We have better than a chart of comfort zones for different indoor wind speeds and humidities - we have an interactive tool!
What we can do with this is build up a few scenarios. Possibilities:
summer nightime, what fan speed is needed for comfort for sleeping people, is that a sensible speed?
winter early morning: is it chilly, or do we still need the fan?
Summer hot rain: extreme air temps and extreme humidity combine. what air speed do we need?
Summer rain: with lower summer temps, but higher humidity, what air speeds are we looking at?
Summer cooking: with the extra humidity and heat and activness in the kitchen, what additional comfort is needed?
Vica versa, for the above cases and humidities and sensible fan speeds (or local off shore breeze), what temp do we need to keep the living space below for it to remain comfortable?
Basically, we use these to flesh out the design envelope, and get a feel, in numbers, for how different the different cases all are.
Now this image is pretty useless for design purposes, but it's a good checklist of ideas to work down.
http://terra-pacific.com/wp/wp-content/ ... 1-B-01.pdf
The aussie goverment has developed a really nice set of guides, actually.
http://www.yourhome.gov.au/passive-desi ... ve-cooling
Temperate climates (Zones 5 and 6)
With good design, temperate climates require minimal heating or cooling. Good orientation, passive shading, insulation and design for cross-ventilation generally provide adequate cooling. Additional solutions from the range explained here can be used where site conditions create higher cooling loads.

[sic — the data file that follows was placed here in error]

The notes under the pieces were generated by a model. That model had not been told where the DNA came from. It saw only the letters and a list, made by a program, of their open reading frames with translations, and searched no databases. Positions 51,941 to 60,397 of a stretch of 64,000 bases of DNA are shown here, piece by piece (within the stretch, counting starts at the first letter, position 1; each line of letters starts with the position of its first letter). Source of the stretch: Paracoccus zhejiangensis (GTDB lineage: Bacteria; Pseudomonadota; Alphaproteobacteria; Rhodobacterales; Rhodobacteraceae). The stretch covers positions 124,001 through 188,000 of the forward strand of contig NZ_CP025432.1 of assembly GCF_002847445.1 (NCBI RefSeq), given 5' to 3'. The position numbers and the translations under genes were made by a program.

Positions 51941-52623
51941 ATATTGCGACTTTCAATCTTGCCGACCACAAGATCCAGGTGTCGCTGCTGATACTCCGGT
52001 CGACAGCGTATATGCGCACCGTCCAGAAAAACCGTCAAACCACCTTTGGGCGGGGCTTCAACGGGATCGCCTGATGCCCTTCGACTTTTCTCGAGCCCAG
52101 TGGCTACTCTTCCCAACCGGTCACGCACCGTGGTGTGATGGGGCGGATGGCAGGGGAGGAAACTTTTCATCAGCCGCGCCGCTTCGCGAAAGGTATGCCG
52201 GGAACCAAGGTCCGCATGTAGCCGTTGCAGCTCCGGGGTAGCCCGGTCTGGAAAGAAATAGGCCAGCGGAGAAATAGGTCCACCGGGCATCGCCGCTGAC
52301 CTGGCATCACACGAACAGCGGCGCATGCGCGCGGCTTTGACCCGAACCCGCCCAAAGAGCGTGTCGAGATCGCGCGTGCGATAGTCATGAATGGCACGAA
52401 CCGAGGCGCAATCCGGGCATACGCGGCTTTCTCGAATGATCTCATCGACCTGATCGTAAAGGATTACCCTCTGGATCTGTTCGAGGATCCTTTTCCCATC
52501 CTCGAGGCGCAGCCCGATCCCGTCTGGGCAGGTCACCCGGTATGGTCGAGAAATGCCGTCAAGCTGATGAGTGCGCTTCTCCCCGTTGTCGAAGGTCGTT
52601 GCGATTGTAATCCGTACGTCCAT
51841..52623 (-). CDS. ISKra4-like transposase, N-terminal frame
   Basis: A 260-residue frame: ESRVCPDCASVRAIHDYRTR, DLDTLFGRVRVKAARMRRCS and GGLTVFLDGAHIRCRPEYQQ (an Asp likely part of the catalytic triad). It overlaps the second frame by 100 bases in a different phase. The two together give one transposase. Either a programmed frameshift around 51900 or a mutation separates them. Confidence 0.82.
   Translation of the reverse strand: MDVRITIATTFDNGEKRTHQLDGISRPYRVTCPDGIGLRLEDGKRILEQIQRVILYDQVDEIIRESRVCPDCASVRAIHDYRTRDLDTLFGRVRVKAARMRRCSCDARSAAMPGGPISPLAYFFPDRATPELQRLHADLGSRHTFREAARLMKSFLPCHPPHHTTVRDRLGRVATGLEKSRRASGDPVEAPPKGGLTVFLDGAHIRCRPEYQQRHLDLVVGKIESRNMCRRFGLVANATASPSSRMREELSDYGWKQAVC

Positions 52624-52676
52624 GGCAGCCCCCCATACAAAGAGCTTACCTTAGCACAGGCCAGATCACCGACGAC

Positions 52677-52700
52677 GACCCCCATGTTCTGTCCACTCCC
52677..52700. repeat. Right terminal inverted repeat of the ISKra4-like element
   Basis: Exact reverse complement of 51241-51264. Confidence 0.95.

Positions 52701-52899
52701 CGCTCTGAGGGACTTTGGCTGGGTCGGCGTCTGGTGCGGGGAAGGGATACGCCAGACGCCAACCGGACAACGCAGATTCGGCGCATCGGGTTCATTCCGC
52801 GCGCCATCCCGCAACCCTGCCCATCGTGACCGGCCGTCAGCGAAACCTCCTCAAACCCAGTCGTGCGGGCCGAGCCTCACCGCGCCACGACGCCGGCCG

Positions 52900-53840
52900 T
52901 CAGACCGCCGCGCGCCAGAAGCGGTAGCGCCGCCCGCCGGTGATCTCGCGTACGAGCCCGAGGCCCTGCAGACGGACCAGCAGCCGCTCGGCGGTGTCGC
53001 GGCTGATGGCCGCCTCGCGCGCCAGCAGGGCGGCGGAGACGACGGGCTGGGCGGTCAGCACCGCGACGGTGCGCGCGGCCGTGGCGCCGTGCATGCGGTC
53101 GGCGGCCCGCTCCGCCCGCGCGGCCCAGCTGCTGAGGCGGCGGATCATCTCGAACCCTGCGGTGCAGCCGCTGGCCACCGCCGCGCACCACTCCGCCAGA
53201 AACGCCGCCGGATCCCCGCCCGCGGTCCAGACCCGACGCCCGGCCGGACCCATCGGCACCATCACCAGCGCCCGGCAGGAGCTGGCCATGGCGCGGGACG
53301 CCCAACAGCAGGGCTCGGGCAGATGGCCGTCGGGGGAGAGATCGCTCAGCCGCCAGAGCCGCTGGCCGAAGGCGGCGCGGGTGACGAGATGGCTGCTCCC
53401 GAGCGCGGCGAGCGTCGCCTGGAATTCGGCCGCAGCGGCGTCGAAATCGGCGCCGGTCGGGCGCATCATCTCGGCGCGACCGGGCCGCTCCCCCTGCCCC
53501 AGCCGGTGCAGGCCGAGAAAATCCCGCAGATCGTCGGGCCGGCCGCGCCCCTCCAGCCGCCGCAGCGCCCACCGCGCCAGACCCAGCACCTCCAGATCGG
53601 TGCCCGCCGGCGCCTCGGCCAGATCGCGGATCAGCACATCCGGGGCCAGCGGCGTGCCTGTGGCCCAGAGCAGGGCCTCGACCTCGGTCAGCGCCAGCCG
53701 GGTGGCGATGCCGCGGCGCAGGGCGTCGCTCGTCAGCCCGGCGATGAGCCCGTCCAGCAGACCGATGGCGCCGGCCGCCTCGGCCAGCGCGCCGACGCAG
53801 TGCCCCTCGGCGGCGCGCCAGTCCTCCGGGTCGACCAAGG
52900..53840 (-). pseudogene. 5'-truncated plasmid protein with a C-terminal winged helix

Design for compact form in cooler zones, extending the east−west axis in warmer zones (see Orientation).
Prefer plans with moderate building depth — two rooms is ideal.
Design for the impacts of climate change and consider highly efficient heat pump systems to cope with increases in extreme weather events.
Use thermal mass levels appropriate to the amount of passive cooling available (cool breezes, consistent diurnal variations) and use thermal mass to delay peak cooling needs until after the peak demand period.
Choose window opening styles and position windows to ensure good cross-ventilation.
Orientate for passive solar heating and divert breezes.
Employ larger northern and southern façades.
Design for moderate openings with the majority to the north.
Use minimal west-facing glazing (unless well shaded).
Use moderate east-facing glazing and moderate south-facing glazing except where cross-ventilation paths are improved by larger openings.
Use bulk and reflective foil insulation.
Use low to medium U-value and SHGC glazing in milder areas and double glazing where ambient temperatures are higher.
Why am I focussing on this?
Becuase 1) you'll have hot summers every year, floods are far less common, so should be the secondary consideration
2) Becuase most of this defines the outline of the house - the rough shape. That, and the anti flood design, will inform the construction methods used. (i've been thinking it over and I'm really unsure strawbale is the way forward for you in this climate and with the risk of a flood entering the bales. The wall is going to rot, even based on air moisture alone. You won't get your design life achieved)
"Aid, trade, green technology and peace." - Hans Rosling.
"Welcome to SDN, where we can't see the forest because walking into trees repeatedly feels good, bro." - Mr Coffee